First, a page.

By Clay Boggs
Mexico’s Southern Border Plan (Programa Frontera Sur) was announced on July 7, 2014. Its stated objective is to bring order to migration in Mexico’s southern region while protecting the human rights of migrants who enter and travel through the country. The plan has coincided with a sharp increase in deportations from Mexico: according to the Secretary of the Interior (Secretaría de Gobernación, SEGOB), Mexico deported 107,814 migrants in 2014, the vast majority of which were from Central America. That is a 35 percent increase from 2013, when authorities deported 80,079 migrants. The increase in Mexico’s deportation of children is even more striking: the 18,169 children that Mexico deported in 2014 represents a 117 percent increase from 2013, when that number was 8,350.
Increased enforcement in Mexico, along with enhanced border security efforts in Central America and an aggressive public relations campaign to dissuade Central American migrants from making the journey north, seems to have contributed to a decrease in the number of migrant children and family units reaching the United States. Border Patrol’s apprehensions of “Unaccompanied Alien Children” at the southwest border fell sharply, from 10,631 in June 2014 to 2,432 in September 2014. Border Patrol reports that between October 2014 and February 2015 apprehensions of unaccompanied migrant children have decreased 42 percent as compared to the same time period the previous year. Thus, Mexico’s enforcement operations may have at least partially deterred migrants in the near term.
Mexico’s efforts have certainly been greeted with applause in Washington, most recently by President Obama, who, after meeting with President Peña Nieto on January 6, 2015, praised “Mexico’s efforts in addressing the unaccompanied children who we saw spiking during the summer,” and credited those efforts with contributing to the reduction in child migration at the U.S. border. But migration levels often vary with the seasons. As the spring and summer approaches, we may again see a marked increase in the number of Central American migrants arriving at the U.S. border with Mexico. In a post on WOLA’s Border Fact Check, Adam Isacson projected that if current trends continue, more migrants will arrive in 2015 than in any previous year except 2014.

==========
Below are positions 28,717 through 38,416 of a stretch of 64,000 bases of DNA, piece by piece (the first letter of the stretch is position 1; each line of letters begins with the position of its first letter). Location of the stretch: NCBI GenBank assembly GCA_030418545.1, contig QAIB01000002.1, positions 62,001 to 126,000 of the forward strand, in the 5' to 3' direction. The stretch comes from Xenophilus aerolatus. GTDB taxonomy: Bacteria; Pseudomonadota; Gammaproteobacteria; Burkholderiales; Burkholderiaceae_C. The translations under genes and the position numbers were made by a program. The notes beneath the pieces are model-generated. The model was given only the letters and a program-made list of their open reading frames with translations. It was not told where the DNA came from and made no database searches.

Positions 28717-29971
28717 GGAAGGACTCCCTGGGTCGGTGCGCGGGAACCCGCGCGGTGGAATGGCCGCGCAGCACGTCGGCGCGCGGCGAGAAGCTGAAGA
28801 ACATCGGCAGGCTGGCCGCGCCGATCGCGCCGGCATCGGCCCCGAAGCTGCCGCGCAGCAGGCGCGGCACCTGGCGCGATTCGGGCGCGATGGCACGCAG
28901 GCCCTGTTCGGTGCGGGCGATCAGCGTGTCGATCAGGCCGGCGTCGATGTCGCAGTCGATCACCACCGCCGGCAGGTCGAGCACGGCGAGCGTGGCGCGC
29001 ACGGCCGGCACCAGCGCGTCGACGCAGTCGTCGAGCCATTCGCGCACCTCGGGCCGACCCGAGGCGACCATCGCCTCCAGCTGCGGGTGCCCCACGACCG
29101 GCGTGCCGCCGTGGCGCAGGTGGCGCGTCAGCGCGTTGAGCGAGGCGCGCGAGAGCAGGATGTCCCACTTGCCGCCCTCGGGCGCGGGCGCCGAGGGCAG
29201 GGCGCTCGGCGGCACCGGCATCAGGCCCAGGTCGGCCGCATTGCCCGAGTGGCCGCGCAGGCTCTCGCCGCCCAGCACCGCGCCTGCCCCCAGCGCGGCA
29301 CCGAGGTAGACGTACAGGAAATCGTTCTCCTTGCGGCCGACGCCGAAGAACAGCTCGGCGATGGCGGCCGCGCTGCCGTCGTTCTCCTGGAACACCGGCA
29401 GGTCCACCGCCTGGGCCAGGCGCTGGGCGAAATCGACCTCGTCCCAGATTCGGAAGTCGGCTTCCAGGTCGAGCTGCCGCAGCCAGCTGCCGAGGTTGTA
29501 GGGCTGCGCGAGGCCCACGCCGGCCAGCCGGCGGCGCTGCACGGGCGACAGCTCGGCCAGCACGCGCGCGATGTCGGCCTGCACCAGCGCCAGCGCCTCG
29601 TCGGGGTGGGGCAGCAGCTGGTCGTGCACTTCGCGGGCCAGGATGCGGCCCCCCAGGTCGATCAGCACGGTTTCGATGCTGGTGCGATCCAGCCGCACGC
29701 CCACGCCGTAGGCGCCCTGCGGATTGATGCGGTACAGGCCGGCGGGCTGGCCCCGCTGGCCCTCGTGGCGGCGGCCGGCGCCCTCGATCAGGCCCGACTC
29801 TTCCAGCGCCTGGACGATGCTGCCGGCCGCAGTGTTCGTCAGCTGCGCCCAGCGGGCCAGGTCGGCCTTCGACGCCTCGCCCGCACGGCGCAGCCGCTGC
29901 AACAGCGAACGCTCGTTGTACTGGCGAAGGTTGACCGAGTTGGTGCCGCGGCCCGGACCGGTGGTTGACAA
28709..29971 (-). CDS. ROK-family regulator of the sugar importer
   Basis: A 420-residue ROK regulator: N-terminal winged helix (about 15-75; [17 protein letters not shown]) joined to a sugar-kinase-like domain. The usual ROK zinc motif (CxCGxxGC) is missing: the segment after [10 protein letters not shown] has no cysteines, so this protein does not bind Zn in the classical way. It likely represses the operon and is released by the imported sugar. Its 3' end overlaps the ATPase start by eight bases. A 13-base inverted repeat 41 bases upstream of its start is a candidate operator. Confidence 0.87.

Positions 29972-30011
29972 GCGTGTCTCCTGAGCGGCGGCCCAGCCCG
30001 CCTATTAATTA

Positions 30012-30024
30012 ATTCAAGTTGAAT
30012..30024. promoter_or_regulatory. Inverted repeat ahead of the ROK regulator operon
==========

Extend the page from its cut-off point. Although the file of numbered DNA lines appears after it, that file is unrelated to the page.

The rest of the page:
And while authorities have largely kept migrants off the train in southern Mexico, migrants and smugglers are already finding new routes to evade the profusion of checkpoints and raids along Mexico’s southern border. Migrants are taking informal third-class buses called “Tijuaneros” (because they follow a route from Chiapas to Tijuana), or traveling by sea along the coast of Chiapas and Oaxaca. Some migrants continue to ride the train in southern Mexico, at great personal risk. WOLA recently received information from a shelter in Tabasco about a migrant who jumped off the train during a raid and drowned in a river as immigration agents watched. Other migrants simply walk through rural areas, where in recent months they have been robbed by ranchers. Overall, migrants are now less visible, and are often far from the primarily church-run shelters that have grown up along the train route. Without the protection and support from the courageous priests, nuns, and lay persons who run these shelters and denounce criminals and corrupt officials that prey on migrants, Central Americans crossing Mexico are more vulnerable than ever.